Recent statistics and reports from the southern border show a sharp increase in the arrival of non-U.S. nationals (called “aliens” under governing law) who lack visas or other valid entry documents. (This Sidebar generally refers to such aliens encountered at the cusp of entry into the United States as “undocumented migrants” to distinguish them from those encountered within the interior of the country.) The trend includes a notable uptick in the arrival of unaccompanied alien children (UACs). Department of Homeland Security (DHS) officials have opined that the current surge in undocumented migration could exceed the spike that occurred in 2019. As a result, questions have emerged about how the Biden Administration intends to address the surge and, in particular, how it plans to process the migrants’ claims for humanitarian protection from persecution or torture.
The humanitarian protections available to undocumented migrants at the border under U.S. immigration law include asylum (a discretionary protection from identity-based persecution abroad), withholding of removal (a mandatory protection from such persecution), and withholding or deferral of removal under the Convention Against Torture (a mandatory protection from government-sponsored torture abroad).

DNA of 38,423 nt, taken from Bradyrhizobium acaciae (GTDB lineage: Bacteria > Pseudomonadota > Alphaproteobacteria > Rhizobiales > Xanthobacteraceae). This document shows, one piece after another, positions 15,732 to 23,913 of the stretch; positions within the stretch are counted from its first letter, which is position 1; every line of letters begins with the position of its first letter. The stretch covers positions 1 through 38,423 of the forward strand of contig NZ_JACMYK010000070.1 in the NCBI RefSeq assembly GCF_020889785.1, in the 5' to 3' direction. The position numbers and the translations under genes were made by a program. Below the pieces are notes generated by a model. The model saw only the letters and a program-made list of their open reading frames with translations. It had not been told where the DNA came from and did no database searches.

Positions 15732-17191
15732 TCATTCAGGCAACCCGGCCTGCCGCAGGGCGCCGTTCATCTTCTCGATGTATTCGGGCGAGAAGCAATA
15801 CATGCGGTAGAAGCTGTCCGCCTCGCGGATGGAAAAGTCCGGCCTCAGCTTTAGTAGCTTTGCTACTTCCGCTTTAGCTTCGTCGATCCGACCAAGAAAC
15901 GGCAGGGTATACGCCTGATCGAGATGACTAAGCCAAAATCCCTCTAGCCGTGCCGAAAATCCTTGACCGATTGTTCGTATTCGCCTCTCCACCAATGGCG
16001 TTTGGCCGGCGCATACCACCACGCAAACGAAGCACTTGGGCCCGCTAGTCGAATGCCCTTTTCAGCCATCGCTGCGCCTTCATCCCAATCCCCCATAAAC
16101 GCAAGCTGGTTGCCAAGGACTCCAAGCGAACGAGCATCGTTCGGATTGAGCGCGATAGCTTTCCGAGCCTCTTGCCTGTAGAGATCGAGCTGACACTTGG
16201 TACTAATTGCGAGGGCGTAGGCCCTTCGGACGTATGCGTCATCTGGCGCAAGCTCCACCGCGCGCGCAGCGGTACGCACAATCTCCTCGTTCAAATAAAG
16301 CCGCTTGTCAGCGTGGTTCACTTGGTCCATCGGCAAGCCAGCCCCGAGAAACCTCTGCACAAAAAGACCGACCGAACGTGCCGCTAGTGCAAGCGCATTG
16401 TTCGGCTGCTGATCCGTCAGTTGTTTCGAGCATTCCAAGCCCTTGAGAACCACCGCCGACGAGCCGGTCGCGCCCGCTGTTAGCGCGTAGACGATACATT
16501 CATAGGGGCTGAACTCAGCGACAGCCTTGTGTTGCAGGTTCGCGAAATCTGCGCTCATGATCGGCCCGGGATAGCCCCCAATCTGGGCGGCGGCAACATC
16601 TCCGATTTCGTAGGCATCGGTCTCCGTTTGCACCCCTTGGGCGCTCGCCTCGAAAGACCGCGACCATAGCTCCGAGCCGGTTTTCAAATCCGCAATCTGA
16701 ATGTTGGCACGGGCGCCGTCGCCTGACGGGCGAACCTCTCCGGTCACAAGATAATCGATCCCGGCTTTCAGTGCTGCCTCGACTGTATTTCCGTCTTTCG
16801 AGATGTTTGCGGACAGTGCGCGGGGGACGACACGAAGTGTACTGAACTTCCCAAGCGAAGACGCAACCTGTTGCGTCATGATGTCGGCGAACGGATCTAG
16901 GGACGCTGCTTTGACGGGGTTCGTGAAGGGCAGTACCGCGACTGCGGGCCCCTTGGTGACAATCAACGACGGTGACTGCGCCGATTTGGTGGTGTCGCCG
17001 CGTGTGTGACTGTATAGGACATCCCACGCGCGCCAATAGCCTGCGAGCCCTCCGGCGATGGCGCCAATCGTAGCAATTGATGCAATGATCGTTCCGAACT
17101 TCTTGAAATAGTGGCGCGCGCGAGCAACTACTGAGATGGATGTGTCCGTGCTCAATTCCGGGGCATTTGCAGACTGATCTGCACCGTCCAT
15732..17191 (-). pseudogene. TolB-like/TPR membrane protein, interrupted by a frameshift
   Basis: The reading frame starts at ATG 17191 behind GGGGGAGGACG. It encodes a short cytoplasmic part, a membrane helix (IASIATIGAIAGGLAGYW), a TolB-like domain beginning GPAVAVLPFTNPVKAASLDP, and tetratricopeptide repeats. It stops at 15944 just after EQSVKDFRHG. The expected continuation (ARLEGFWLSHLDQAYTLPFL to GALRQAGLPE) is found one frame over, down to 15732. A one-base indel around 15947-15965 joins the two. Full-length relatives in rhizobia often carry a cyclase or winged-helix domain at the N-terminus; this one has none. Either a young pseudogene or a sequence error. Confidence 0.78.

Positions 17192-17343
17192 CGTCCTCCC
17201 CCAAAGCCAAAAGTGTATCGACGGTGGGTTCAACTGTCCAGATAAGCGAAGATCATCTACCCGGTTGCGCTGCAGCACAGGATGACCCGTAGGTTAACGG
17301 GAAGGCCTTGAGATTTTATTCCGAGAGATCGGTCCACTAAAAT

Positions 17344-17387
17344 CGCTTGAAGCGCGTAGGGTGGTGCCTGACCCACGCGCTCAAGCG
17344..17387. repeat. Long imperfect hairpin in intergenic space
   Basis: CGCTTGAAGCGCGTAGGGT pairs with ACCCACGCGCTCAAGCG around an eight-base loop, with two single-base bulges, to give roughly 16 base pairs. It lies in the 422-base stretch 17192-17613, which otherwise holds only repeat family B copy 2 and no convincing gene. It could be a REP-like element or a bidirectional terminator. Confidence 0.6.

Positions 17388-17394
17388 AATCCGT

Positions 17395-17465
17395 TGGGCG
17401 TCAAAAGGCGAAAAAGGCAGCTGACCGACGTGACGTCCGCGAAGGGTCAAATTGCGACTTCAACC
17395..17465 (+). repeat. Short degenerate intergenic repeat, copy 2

Asylum is the most robust of these protections and the only one that offers a dedicated pathway to lawful permanent residence and citizenship. It also requires the lowest standard of proof but, unlike the other two, may be denied for discretionary reasons even to aliens who qualify for it. Despite their differences, however, all of these forms of humanitarian protection have similar implications for the regulation of undocumented migration to the border, as explained further below. (For brevity and per common usage, this Sidebar refers to the legal mechanisms for evaluating claims for any of these humanitarian protections as “asylum processing” or “asylum procedure.”)
For now, the Biden Administration has mostly retained a pandemic-related policy implemented by the Trump Administration that, on public health grounds, permits DHS to expel undocumented migrants at the border without any asylum processing. The Administration is currently reassessing that policy and has exempted UACs from it. How the Administration would approach asylum processing at the border without the pandemic-related policy remains unclear.
“Asylum Processing at the Border: Legal Basics,” CRS Legal Sidebar LSB10582, March 19, 2021 (8-page PDF)
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